Loving Vincent


This week I received three suggestions for the library’s Fall Movie Challenge, which I chose “Groundbreaking” for my challenge. One of the films chosen for me was Loving Vincent, an animated film that investigates the end of Vincent Vah Gogh’s life.

The film was made from Van Gogh’s paintings and oil paintings inspired by his style. It’s a visual feast. The story is engaging. The hero is a young man whose father was a good friend of Van Gogh’s and the village postman. The father sends his son on a mission to take a letter of Van Gogh’s to the artist’s brother Theo. Soon the hero learns that Theo is dead so now the hero doesn’t know what to do with the letter and embarks on a journey to discover what exactly happened to Van Gogh at his death.

The film then goes back and forth in time  with black and white flashbacks of what took place at the time of Van Gogh’s death and shows how murky the the interpretation of what really happened is.

With Aidan Turner and Eleanor Tomlinson of Poldark, Chris O’Dowd of Moone Boy and Saoirse Ronan, the film stars Douglas Booth, who was new to me, but who does a great job as a stubborn young man learning to figure out life as he puzzles out what to do about this letter from a dead man to his dead brother.

Below there’s a short video on how they made this groundbreaking film.

American Toby Jug Museum

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As part of the Open House Chicago 2018 event, I discovered the American Toby Jug Museum. I had no idea what a Toby Jug was and learned that:

A Toby Jug is a figural ceramic pitcher modeled in the form of a popular character, historical, fictional or generic. It can be a person or animal. The original Tobies date back to the 1760’s. The first Tobies, made in the form of a seated jovial, stout man dressed in the attire of the period, wearing a tri-corn hat, puffing on a pipe and holding a mug of ale (stingo), are referred to as “Ordinary Tobies.” The tricorn hat forms a pouring spout and a handle is attached to the rear. Many derivations of the original Toby Jug have evolved over two and one-half centuries, most notably into the Character Jug. Mullins, 2006)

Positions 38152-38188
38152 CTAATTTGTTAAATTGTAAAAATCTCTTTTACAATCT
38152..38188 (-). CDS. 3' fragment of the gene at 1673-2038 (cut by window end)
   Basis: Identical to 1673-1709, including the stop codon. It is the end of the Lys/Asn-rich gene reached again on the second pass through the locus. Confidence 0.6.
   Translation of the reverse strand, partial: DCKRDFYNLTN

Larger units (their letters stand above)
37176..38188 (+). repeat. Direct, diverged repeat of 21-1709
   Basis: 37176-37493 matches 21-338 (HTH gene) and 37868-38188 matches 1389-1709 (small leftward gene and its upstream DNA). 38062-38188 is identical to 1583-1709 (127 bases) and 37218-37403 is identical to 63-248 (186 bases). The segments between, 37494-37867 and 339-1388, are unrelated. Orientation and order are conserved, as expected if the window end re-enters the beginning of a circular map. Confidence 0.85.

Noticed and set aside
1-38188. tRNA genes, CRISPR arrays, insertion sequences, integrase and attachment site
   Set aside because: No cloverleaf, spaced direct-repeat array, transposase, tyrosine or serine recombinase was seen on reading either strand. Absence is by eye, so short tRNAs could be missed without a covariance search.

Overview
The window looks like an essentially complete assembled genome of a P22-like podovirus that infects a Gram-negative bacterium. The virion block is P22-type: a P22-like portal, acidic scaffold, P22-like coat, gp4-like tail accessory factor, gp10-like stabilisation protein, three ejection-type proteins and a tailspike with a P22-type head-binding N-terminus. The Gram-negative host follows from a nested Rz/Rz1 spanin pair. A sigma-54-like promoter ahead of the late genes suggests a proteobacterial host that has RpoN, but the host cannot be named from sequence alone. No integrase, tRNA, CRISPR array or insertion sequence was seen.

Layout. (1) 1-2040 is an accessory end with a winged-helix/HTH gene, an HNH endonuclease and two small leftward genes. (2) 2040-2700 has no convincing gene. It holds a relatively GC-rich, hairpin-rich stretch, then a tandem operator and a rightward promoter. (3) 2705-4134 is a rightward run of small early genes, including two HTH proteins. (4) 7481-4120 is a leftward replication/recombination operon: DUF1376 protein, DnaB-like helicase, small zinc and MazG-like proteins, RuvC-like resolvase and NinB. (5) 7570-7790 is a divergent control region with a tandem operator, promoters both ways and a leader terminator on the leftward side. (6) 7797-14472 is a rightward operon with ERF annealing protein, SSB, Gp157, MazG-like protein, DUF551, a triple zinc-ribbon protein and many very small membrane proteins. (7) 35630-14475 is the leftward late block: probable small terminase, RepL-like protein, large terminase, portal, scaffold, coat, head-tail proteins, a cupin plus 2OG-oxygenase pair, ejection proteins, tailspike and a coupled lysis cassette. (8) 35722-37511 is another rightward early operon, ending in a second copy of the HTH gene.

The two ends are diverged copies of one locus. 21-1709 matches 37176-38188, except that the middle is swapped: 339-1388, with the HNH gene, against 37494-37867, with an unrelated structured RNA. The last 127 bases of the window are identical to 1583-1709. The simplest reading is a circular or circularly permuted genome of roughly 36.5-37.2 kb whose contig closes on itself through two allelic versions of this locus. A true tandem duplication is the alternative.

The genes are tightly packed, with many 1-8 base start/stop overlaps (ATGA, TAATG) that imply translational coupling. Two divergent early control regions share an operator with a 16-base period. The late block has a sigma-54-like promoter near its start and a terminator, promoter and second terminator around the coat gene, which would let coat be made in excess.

The museum’s collection consists of thousands of jugs, mugs and even umbrella stands in the shape of people, animals, fish, birds and more. They’re charming with a dash of kitsch.

Steven Mullins became an avid collector aver getting introduced to Toby jugs while at summer camp. Currently there are over 8,000 items in the museum including jugs that look like royalty, Shakespearean characters, the Beatles, scientists, U.S. Presidents, cartoon characters, athletes, mythical figures, dictators, etc. I’m so glad that Open House Chicago 2018 helped me discover these jugs.

I see that you can buy Toby jugs on eBay for as little as $15. Some are priced up to $1200, but I don’t see the need to pay that much.

The museum is open Weds – Friday and the first and third Saturday of the month. It’s a block north of the Main St. CTA station and there’s metered street parking.

Reference

Mullins, S. (2006). Toby Jugs. Retrieved from https://www.tobyjugmuseum.com/toby-jugs on October 15, 2018.)

Sepia Saturday

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I went in search of plein air painting, but there wasn’t all that much online. I couldn’t find many photos.  So I used one from a John Singer Sargent exhibit I recently saw at the Art Institute and the only photo I found on Flickr Commons. For more, Sepia Saturday responses, click here.

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By John Singer Sargent

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Smithsonian, ca 1920 via Flickr Commons

Which Way Challenge

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This week I’m sharing some stairs and doors. The top two are in New York and the last one’s from Lincoln Park, Chicago.

The Which Way Challenge, that Cee began, has been picked up by the Sonofthebeach69 blogger.  The beauty of it is that it’s very free form. You can include images of doors, gates, roads, streets exits, signs, paths, waterways, you name it.

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Join the fun. Share some directionally oriented photos and link to Sonofthebeach69 so we can find them. Include the image below.

which way